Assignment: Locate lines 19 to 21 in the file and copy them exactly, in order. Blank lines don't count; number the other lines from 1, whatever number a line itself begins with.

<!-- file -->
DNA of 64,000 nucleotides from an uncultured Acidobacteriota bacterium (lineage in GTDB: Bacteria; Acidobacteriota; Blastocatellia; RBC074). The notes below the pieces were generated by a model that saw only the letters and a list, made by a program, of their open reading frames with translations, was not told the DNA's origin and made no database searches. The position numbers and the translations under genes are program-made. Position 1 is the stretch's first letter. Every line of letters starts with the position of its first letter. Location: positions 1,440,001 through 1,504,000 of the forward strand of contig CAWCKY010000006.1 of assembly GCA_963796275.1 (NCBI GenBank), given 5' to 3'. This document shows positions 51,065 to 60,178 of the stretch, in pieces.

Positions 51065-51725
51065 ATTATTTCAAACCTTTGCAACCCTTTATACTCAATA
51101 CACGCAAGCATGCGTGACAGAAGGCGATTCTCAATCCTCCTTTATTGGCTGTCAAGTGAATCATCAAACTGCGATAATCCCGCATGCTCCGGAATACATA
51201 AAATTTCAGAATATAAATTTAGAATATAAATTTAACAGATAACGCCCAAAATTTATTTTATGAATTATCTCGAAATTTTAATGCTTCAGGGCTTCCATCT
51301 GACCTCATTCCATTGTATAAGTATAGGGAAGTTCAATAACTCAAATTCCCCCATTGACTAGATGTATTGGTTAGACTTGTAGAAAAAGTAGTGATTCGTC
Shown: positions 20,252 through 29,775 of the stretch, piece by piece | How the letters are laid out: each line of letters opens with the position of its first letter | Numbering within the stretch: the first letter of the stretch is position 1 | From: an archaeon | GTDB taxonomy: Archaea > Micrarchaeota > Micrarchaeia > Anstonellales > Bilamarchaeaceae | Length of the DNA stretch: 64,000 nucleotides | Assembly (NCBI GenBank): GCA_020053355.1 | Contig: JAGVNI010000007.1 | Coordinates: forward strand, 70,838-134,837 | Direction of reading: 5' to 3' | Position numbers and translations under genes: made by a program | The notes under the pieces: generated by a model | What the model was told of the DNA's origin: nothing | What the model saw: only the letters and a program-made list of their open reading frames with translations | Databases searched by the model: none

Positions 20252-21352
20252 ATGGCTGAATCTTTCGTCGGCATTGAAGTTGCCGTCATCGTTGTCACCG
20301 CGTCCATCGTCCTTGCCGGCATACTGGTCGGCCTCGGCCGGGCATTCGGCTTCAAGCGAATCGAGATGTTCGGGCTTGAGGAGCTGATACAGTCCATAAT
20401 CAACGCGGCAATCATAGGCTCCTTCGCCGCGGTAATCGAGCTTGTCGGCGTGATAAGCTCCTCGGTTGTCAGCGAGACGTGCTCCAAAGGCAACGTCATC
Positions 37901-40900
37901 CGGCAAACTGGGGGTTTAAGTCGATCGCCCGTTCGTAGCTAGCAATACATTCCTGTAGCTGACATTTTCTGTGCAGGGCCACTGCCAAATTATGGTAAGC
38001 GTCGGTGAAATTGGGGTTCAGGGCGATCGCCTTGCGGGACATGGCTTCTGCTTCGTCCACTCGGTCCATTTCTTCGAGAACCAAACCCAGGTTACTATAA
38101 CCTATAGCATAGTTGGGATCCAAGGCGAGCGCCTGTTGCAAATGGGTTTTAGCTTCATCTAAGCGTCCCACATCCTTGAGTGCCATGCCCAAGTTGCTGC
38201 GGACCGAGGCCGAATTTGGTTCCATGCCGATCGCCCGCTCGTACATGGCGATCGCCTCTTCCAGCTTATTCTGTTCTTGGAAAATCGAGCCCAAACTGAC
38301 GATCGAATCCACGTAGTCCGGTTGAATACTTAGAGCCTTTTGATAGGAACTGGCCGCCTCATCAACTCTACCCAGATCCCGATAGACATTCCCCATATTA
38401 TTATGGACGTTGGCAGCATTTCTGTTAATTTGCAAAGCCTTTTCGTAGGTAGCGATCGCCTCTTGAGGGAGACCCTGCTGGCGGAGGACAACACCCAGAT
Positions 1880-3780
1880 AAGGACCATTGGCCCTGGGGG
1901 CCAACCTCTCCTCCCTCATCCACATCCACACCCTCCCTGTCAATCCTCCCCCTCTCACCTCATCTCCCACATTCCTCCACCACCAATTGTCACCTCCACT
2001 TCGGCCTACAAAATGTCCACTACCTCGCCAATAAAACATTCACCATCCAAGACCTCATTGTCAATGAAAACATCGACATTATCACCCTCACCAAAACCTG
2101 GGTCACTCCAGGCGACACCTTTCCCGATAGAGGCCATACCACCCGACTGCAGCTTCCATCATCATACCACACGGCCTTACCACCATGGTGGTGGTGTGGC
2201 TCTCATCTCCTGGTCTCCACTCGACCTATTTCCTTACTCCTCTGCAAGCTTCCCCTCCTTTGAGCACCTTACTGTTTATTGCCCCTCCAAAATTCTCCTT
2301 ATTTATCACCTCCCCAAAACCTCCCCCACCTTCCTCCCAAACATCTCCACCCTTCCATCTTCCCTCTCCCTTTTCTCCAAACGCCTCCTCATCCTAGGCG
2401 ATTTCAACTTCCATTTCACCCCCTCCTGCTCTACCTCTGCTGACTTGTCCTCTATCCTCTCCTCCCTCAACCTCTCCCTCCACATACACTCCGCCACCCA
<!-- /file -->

Positions 1880-3780
1880 AAGGACCATTGGCCCTGGGGG
1901 CCAACCTCTCCTCCCTCATCCACATCCACACCCTCCCTGTCAATCCTCCCCCTCTCACCTCATCTCCCACATTCCTCCACCACCAATTGTCACCTCCACT